but to instead enjoy a lucrative, relatively safe career in the financial offices of Airbus. On that well-worn path, he would ride along comfortably at the global headquarters in his native land of France. “I chose the riskier road,” says Trapp, “and did it by becoming president in 2013 of the Airbus Helicopter business in Canada.” It was a role he academically prepared for a year earlier during the executive management program at the Stanford University Graduate School of Business. Trapp had decided to be a new-world man and struck out to stake his claim in North America. After three successful years at the Canadian helicopter helm, he returned to the States, not as a financial officer, but as chief operating officer (COO) of Airbus Helicopters Inc. while simultaneously heading up the Canadian business.

In July 2019, Trapp reached the summit of his 20-year-long pioneering climb by being appointed president of


Helicopters Inc. and head of its North America region. Not bad for a career that began with a “lucky” move.

Family Matters

In those two decades since moving to Toulouse, Trapp not only built a successful executive career in aerospace, but also grew a family with his wife, Francoise, in America. There is a tinge of regret in how he fulfilled his family role. “When you work as much as me, you feel like you don’t spend as much time with family as you should. When my oldest son graduated from high school and left for college, it was a surprise. He was little not so long ago — and then he was grown and gone.” That son is now a research biologist. With a lesson learned, Trapp continues, “I realized I missed some of his growing up, and I’m really trying to do a better job as a father and husband and be more involved with our 16-year-old son and spend as much time as possible with my wife — and our dog, Leia (named after the Star Wars princess). She’s the real queen of the house,” he laughs. Trapp’s rededication to being a present father has meant early morning starts. “I have been spending much of any time away from work watching my son play hockey for the past few years; he is a goalie. It makes for very early mornings with practice starting at 6:00 and some games at 7:00,” and he also shares that time with Francoise. “I enjoy spending time with her. We’ve been together since we were 18.” He hopes he and his wife will spend time together golfing as they age, too. “I play a little golf, but I don’t like how much time it can take. I’d like for my wife to take up the game so that we could play together.”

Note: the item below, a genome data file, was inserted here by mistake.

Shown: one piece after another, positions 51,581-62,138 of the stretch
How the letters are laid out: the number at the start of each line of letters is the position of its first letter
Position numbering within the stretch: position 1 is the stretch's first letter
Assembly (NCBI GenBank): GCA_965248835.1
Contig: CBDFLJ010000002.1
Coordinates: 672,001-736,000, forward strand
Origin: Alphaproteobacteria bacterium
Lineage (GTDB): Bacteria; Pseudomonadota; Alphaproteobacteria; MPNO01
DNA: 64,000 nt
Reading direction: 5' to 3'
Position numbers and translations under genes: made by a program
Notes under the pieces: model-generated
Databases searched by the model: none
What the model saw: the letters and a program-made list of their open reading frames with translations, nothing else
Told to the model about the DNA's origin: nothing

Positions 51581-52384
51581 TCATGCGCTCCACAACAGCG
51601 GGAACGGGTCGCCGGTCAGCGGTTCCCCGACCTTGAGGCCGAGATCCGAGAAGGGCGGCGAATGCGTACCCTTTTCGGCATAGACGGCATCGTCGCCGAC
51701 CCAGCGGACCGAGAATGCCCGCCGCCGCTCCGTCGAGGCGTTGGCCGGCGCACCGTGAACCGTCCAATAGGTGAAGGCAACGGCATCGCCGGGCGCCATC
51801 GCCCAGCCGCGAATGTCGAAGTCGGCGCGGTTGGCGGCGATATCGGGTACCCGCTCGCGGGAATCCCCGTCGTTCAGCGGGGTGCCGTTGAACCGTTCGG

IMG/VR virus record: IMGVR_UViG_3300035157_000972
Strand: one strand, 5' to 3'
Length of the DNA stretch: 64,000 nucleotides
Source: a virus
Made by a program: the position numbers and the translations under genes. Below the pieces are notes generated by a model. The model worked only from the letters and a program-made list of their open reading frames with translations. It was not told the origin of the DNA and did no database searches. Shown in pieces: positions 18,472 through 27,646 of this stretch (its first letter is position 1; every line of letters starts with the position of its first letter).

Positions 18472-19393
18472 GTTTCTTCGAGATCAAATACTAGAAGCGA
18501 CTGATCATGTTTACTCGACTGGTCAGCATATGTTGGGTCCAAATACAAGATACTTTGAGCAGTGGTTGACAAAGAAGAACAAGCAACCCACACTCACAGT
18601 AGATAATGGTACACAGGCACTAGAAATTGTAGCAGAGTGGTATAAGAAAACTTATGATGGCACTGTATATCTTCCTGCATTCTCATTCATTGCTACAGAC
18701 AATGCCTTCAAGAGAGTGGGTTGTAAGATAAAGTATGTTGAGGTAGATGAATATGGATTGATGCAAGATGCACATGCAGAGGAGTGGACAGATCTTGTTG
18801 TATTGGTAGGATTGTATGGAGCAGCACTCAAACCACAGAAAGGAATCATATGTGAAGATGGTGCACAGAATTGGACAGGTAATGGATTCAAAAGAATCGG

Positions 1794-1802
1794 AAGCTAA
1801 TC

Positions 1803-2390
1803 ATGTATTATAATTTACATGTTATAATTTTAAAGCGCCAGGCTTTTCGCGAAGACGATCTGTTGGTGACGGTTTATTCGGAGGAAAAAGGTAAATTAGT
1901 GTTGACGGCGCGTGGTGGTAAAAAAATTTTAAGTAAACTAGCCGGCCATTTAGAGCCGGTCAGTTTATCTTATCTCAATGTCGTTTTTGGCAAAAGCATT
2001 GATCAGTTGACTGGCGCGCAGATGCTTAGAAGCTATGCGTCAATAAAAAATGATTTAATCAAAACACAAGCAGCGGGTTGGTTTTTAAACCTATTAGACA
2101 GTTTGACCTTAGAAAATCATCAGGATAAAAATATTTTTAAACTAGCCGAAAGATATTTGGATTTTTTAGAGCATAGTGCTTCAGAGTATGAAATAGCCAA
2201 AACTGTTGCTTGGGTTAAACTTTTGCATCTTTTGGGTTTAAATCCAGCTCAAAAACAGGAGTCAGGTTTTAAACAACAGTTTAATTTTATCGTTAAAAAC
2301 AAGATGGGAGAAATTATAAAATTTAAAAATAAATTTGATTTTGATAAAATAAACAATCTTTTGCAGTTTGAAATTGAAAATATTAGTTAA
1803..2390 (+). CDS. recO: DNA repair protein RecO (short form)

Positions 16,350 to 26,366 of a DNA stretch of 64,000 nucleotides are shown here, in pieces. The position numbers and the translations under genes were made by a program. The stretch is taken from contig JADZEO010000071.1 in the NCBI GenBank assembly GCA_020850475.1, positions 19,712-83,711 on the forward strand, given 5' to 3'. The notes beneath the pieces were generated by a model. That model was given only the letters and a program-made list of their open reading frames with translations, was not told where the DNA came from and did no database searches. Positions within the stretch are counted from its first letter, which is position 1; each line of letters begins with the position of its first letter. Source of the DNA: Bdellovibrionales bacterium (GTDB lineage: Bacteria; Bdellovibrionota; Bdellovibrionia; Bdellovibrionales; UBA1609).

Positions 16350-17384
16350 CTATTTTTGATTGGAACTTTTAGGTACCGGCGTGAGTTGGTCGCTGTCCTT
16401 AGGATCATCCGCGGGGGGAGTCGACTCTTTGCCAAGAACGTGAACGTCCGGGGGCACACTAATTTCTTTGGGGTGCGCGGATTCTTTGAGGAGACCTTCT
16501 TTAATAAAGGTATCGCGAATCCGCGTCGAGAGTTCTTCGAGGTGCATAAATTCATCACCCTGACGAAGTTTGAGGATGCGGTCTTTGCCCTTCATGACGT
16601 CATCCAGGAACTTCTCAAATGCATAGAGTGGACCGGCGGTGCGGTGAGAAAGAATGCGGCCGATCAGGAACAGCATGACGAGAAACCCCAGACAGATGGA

Perhaps golfing with his spouse would make Trapp an even better executive. “I always had great bosses throughout my career, but I would have to say my biggest mentor has been my wife. When I get all wrapped up in business decisions and am in danger of losing perspective, she brings me back to reality and puts things in perspective for me.” With that comment, I wonder if Trapp might claim golfing expense tax deductions for playing a round with his wife, but he’s probably too versed in accounting rules to consider such folly.